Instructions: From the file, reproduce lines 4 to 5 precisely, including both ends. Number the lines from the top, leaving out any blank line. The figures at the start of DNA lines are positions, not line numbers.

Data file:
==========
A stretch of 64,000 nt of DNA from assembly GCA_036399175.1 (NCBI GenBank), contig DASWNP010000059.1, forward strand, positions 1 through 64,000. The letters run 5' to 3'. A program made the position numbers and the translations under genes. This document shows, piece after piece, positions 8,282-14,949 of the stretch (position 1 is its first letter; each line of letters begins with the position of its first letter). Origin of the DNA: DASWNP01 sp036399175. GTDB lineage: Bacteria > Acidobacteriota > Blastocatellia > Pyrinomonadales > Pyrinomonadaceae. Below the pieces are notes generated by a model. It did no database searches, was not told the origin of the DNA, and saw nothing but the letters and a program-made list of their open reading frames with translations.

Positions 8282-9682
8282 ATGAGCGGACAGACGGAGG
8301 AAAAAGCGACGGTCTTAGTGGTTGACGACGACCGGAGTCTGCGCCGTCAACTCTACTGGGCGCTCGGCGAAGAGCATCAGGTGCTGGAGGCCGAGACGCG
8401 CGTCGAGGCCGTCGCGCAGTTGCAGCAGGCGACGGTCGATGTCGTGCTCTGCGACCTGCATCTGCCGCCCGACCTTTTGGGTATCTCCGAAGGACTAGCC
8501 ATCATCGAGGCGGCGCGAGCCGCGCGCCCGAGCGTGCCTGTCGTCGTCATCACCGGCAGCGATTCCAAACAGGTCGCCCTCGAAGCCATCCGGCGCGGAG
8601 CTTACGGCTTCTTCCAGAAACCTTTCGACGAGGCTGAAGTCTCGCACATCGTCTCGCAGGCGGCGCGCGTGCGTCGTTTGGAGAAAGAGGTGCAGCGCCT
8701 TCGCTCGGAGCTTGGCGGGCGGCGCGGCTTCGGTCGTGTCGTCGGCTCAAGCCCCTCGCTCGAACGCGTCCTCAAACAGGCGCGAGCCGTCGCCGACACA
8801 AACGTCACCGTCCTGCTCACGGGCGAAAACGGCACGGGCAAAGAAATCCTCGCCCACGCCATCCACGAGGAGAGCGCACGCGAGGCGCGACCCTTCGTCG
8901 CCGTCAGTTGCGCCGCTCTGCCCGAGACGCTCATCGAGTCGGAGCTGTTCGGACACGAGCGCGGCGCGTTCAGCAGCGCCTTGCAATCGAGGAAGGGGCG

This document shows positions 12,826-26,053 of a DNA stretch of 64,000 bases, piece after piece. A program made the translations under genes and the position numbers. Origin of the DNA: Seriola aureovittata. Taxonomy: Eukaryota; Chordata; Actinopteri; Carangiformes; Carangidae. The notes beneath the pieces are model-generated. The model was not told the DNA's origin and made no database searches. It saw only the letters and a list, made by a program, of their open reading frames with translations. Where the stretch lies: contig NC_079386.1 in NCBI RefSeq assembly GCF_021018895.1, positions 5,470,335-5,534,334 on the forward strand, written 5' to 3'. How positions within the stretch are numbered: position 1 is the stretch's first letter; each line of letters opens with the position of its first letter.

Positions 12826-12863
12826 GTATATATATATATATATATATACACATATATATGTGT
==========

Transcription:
8301 AAAAAGCGACGGTCTTAGTGGTTGACGACGACCGGAGTCTGCGCCGTCAACTCTACTGGGCGCTCGGCGAAGAGCATCAGGTGCTGGAGGCCGAGACGCG
8401 CGTCGAGGCCGTCGCGCAGTTGCAGCAGGCGACGGTCGATGTCGTGCTCTGCGACCTGCATCTGCCGCCCGACCTTTTGGGTATCTCCGAAGGACTAGCC